The T-Stick was developed and built in the IDMIL by Joseph Malloch, in collaboration with composer D. Andrew Stewart and performers Fernando Rocha and Xenia Pestova. The physical input device can sense where and how much of its surface is touched by the performer, as well as tilting, shaking, squeezing and twisting gestures. Unlike most digital musical instruments, the T-Sticks exist as a family, with soprano, alto, tenor, and bass members.
The T-Stick is intended to be an “expert” musical interface: engaging to new users, allowing virtuosic playing, and “worth practicing” in that practice time results in increased skill. The T-Stick has been performed and demonstrated many times in Canada, Brazil, Italy, and the USA.
The Mobile Gesture Mabed Musical Intrument uses gesture input on Nokia N95 as input to MIDI instruments or directly to phone sound generator.
The MoGMI project explores ways of enabling the mobile phone to become a musical instrument for naïve users. Using the 3 dimensional accelerometer on the Nokia N95 users can record musical pieces using physical gestures. We developed an application that allowed them to select one to three musical instruments and create music with them. An additional application lets users play a drum-set. This initial study explores which accelerometer axis mapping model is preferred by users. Do they prefer a model in which each of the motion axes are mapped to a different instrument or one in which the motion affects volume, pitch and attack of a single instrument. Results show that subjects preferred the three axis model in which every axis is mapped to a different dimension of music generation (attack, amplitude, and pitch). This mapping was deemed better by subjects over simpler or more complicated mapping models in three of five dimensions (easier to learn, produces “nicer” music, and in how easy it is to understand the relationship between gestures performed and the music that is subsequently generated).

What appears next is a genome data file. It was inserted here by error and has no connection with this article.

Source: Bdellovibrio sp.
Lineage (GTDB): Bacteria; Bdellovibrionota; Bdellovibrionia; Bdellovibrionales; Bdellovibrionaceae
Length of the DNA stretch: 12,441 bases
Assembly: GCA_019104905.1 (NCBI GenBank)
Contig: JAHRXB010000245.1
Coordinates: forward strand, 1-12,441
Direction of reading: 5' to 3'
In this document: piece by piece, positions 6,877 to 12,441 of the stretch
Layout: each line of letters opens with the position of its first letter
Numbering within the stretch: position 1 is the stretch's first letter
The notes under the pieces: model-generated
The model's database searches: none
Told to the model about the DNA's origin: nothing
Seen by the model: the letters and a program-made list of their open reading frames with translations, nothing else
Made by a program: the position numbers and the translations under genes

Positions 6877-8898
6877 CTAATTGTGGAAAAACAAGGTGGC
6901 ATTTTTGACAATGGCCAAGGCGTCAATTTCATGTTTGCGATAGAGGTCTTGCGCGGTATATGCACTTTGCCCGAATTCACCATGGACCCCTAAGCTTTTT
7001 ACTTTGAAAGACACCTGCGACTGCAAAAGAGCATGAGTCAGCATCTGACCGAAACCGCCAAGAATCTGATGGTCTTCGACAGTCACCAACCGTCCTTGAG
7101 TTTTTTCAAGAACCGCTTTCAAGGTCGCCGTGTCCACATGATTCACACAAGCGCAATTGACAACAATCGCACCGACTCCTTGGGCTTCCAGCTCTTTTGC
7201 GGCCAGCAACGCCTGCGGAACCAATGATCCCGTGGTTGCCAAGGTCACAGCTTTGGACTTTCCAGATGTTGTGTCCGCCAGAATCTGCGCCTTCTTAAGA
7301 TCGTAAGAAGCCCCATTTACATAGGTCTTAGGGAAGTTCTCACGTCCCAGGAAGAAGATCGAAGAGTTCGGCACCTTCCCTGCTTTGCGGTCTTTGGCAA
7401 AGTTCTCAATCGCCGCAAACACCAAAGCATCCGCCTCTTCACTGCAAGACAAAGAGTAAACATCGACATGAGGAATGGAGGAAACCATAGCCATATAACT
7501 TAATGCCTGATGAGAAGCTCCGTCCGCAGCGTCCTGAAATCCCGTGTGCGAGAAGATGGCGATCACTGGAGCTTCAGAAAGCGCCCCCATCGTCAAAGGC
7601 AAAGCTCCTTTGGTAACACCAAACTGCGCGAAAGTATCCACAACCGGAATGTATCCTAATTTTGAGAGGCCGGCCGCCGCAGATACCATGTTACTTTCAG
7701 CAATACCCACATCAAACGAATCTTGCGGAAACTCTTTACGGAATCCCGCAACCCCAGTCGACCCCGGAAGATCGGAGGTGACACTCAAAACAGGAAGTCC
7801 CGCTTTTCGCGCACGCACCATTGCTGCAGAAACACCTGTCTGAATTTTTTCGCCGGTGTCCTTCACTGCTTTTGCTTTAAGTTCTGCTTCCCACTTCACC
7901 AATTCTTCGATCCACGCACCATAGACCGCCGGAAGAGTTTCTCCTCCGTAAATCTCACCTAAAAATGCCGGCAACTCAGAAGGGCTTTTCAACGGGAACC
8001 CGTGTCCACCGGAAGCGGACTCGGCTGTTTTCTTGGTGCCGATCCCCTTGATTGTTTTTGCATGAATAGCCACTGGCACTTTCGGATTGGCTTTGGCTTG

Keith McMillen writes of the K-Bow —
“Reliable, practical stage-worthy sensor bows for the string family have not been available to experimenters, composers and performers. Now a complete series of bows for stringed instruments are presented. The bows provide hair tension, grip pressure, X-Y-Z acceleration, relative X-Y position wrt to the bridge and the tilt or twist of the violin bow. A Max based application using custom RFCOMM objects provides processed gesture outputs as well as a 2 axis trainable gesture extractor.”
Langdon Crawford: designer,performer
William Fastenow: consultant, tester,performer
Laura Sinnott: tester, performer
Langdon Crawford writes —
“The MIDI Airguitar instrument is comprised of two hand-held units. A device fits in each hand. there are buttons on the surface for the fingers and thumbs and accelerometers inside to detect motion. Airguitar type guestures are used to control the sound (of guitar synths among other sounds).”
YouTube video of a few instruments controlled by the MIDI Airguitar
YouTube slide show of the building of a MIDI Airguitar and a few photos of the Airband from 2006.